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    (Original post by elena2710)
    Hey everyone, here are my stats aha:

    GCSEs: 1A 10A*(screw you German lol)
    As Predictions: bio, chem, maths, physics AAAA (A* EPQ hopefully too).......(although currently on track for a C in physics though- might even fail at this rate )
    Work experience: 1 week lab work; 1 week hospital shadowing; weekly care home visits.
    Volunteering: 3 months children's library work; 3 years girl guiding young leader; 1 week respite care; numerous girl guiding residentials. Year 11 tutor.
    Extra curricular: Currently doing silver LAMDA; gold DofE; netball; guiding; running; prefect; peer mentor, young enterprise etc.

    I'm really worried about my lack of work experience but hoping that volunteering makes up for it? idk...
    Your work experience is fine! It really isn't about how much you do, more what you get out of it. However, I would definitely suggest work experience at a GP if you can get it - it's great for looking at the different paths in medicine that are open to you, but also gives you the chance to see how the relationship between a GP and their patients is different to that of a hospital doctor (hint hint, look out for/reflect on it!). I'd also recommend keeping a diary of your work experience, even if it's just short notes of what you see - especially things relating to the main qualities you look for in a doctor that you can then talk about.

    If you have any more questions about work experience or other parts of the application process, don't hesitate to ask
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    Just wondering if anyone is thinking of going on any summer courses or programmes this summer: I don't quite qualify for Sutton trust or any of the widening participation programmes, so I've only found the one at St George's and ones at the debate chamber?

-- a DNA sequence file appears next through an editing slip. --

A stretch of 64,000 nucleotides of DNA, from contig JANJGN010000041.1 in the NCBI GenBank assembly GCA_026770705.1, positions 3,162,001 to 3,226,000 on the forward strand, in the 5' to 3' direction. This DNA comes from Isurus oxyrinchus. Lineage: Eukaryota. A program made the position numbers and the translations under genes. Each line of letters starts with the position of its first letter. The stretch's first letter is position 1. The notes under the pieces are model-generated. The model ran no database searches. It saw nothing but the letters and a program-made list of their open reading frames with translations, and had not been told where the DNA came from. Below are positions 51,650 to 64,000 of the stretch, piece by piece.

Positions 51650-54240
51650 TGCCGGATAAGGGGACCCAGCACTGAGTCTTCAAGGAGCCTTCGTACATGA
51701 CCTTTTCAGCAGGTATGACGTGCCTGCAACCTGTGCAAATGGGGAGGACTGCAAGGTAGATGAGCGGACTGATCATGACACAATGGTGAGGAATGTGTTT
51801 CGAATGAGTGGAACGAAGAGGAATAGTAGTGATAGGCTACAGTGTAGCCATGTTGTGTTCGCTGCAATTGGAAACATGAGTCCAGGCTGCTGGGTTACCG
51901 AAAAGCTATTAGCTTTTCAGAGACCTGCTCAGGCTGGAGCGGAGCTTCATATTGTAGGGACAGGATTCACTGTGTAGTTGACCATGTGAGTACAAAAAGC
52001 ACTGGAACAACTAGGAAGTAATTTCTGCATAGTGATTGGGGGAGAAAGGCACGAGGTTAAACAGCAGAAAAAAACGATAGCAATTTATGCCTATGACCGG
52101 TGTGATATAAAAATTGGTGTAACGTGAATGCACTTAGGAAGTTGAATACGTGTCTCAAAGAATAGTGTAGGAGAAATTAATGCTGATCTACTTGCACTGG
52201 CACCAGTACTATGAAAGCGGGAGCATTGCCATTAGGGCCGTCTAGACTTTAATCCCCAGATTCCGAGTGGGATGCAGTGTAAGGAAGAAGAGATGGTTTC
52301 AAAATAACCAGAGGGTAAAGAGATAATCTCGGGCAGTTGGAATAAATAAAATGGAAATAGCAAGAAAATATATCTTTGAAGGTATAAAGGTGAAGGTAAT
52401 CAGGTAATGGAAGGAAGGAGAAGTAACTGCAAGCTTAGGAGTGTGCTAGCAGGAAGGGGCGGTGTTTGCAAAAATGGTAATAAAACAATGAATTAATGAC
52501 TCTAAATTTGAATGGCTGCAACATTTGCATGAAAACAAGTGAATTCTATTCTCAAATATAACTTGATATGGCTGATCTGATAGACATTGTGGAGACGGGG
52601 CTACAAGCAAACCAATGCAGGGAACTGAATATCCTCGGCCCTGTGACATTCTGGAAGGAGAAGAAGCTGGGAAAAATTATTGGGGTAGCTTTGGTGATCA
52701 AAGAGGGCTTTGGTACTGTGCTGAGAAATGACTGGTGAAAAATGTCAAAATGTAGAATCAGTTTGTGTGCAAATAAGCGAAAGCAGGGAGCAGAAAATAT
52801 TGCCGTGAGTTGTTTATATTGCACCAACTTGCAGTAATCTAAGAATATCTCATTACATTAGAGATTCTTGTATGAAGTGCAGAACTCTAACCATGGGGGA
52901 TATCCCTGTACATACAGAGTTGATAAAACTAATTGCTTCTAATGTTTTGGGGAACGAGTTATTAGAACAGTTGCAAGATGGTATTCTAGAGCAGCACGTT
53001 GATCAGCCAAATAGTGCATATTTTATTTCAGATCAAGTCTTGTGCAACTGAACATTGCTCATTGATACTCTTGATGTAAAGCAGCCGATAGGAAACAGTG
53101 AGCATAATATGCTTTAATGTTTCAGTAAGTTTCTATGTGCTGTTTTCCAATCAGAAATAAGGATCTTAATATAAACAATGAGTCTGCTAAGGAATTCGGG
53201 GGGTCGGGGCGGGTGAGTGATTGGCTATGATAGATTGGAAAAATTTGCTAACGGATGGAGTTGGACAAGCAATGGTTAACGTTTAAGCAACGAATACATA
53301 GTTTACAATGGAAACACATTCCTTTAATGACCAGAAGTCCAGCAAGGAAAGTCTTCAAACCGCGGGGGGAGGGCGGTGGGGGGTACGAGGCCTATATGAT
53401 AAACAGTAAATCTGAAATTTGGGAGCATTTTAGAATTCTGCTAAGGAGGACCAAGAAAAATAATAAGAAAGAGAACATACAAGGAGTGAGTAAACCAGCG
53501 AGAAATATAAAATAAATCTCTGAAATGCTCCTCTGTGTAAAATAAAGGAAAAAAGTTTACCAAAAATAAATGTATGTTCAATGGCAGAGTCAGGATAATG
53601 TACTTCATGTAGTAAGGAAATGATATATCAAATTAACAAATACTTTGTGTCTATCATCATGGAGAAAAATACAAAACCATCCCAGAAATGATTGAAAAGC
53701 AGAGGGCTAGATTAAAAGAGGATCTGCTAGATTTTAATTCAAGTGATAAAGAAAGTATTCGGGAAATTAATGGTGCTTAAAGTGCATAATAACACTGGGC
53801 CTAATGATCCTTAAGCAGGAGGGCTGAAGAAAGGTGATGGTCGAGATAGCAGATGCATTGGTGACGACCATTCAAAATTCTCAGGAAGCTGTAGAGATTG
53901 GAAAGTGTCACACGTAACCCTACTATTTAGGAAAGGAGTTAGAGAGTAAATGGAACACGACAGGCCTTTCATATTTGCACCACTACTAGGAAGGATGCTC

For those who have already applied to med school, are these courses worth going to? I'm not really sure what to do with my summer haha!

    Also, regarding my personal statement, I'm missing things which show leadership and was wondering what other people have done that show these skills - and what I could possibly do as well.

    Thanks everyone


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    (Original post by Christina1999H)
    Just wondering if anyone is thinking of going on any summer courses or programmes this summer: I don't quite qualify for Sutton trust or any of the widening participation programmes, so I've only found the one at St George's and ones at the debate chamber?

    For those who have already applied to med school, are these courses worth going to? I'm not really sure what to do with my summer haha!

    Also, regarding my personal statement, I'm missing things which show leadership and was wondering what other people have done that show these skills - and what I could possibly do as well.

    Thanks everyone


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    I'm in year 12. But defo get some work experience. Leadership-wise I was told running a society or a club or starting a fundraiser really helps.
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    Its scary how quickly the application process is approaching :eek:
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    Hi everyone, I'm a fourth year med student at UEA, is there anything that anybody would like to know about UEA, or medicine in general? Like the different courses, PBL, placements, clubs/societies, accommodation, what to bring, what life as med student is like etc etc. I'm happy to chat or tell you about anything, just quote me or something. I've also worked lots with applicants as a student ambassador, and I got three offers when applying myself, so if anyone has any questions or worries about applications or anything at all please feel free to ask

    Cameron
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    (Original post by Cam,)
    Hi everyone, I'm a fourth year med student at UEA, is there anything that anybody would like to know about UEA, or medicine in general? Like the different courses, PBL, placements, clubs/societies, accommodation, what to bring, what life as med student is like etc etc. I'm happy to chat or tell you about anything, just quote me or something. I've also worked lots with applicants as a student ambassador, and I got three offers when applying myself, so if anyone has any questions or worries about applications or anything at all please feel free to ask